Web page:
There are interesting differences between these groups. The total Amish community grew from 5000 to nearly 200,000 in the twentieth century. The Brethren grew from 4000 to 6000. The Hutterites live in 225 separate and somewhat isolated colonies, two-thirds of which are in Canada. The Brethren are found only in the United States, two-thirds in Ohio and Indiana. They are the least distinct from American society. There is a German ethnic component to each of the groups. The Brethren dropped the language nearly a century ago and include many more non-Germanic family names in their group. The Hutterites and Brethren use the latest technology on their farms and in their shops. The Amish and Mennonites are more suspicious of technology. All four groups proscribe listening to or watching the mass media. The Brethren are more open to education than the other groups although the Hutterites are beginning to send some youth to high school. The Brethren have an Annual Conference whereas the other groups are largely decentralized without a central governing organization. Each of these groups is suspicious of individualistic, subjective, innovative, experiential religion.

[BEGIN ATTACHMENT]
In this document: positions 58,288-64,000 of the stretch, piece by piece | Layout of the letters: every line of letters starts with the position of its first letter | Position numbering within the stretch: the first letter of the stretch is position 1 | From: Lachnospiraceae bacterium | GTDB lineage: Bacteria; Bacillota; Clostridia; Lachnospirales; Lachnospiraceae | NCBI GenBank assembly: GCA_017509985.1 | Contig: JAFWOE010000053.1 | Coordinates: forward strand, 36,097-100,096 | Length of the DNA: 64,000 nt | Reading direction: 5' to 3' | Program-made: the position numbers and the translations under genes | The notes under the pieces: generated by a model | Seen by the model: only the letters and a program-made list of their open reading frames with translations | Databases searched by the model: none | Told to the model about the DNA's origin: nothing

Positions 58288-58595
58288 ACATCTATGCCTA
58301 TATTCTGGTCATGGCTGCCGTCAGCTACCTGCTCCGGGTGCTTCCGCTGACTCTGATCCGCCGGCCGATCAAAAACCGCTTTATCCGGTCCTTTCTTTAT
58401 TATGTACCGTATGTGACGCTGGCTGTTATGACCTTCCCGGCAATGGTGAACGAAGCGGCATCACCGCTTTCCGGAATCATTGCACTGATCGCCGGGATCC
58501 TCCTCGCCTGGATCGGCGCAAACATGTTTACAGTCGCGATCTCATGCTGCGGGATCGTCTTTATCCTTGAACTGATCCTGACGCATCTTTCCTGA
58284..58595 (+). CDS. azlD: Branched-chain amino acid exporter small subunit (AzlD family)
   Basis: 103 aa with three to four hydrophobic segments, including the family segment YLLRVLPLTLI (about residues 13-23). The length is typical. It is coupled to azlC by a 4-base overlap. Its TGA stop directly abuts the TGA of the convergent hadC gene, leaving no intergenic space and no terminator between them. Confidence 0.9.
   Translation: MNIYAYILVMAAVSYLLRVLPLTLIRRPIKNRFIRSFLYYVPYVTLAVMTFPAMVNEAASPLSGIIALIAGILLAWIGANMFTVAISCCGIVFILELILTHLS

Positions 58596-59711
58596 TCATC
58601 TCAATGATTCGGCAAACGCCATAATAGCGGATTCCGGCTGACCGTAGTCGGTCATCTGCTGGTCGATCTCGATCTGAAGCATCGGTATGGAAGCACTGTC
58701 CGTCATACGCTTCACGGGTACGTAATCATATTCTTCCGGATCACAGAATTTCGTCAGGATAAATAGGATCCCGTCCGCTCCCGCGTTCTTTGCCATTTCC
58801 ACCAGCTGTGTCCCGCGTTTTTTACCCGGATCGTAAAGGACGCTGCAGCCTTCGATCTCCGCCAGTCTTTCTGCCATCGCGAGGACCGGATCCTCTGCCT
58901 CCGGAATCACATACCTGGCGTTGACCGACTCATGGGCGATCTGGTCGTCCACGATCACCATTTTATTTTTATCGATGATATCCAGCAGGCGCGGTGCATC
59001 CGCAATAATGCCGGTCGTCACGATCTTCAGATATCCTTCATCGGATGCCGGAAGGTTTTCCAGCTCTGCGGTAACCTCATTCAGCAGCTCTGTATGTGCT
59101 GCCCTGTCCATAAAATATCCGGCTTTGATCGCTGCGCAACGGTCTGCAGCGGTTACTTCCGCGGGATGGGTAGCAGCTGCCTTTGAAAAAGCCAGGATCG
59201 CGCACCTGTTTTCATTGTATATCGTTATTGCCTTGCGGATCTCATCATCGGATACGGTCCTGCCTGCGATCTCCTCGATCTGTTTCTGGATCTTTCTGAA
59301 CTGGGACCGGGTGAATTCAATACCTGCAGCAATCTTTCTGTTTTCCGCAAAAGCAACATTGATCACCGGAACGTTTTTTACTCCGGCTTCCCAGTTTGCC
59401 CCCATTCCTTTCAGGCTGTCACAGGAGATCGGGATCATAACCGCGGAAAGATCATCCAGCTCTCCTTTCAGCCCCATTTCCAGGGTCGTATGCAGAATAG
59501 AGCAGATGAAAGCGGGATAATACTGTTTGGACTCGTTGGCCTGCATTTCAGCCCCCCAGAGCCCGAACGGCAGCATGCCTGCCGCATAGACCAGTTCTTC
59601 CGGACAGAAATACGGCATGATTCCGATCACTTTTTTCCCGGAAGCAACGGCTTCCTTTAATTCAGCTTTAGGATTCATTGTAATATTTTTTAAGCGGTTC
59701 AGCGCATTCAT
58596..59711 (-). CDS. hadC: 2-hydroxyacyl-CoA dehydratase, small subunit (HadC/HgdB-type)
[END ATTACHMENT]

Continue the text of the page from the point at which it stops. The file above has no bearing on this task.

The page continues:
Religion is what these groups are about. Kraybill and Bowman's chapter "Common Convictions" defines the Old Orders not primarily as "an interesting social experiment but a sincere attempt to obey Christian teachings that point to eternal life" (p. 58). The themes that motivate each group are an "ordnung," the rules and discipline required for a common faith and life, "gelassenheit," another German word meaning yieldedness and surrender to the will of God and the community, nonresistance, a defenseless and nonviolent way of life, and nonconformity, a willingness to live separately from the world with distinctive practices and symbols. Each of these themes fit together in a tightly woven set of patterns that define behavior and provide ultimate meanings. "For all of these groups, religion flows through every aspect of life" (p. 211).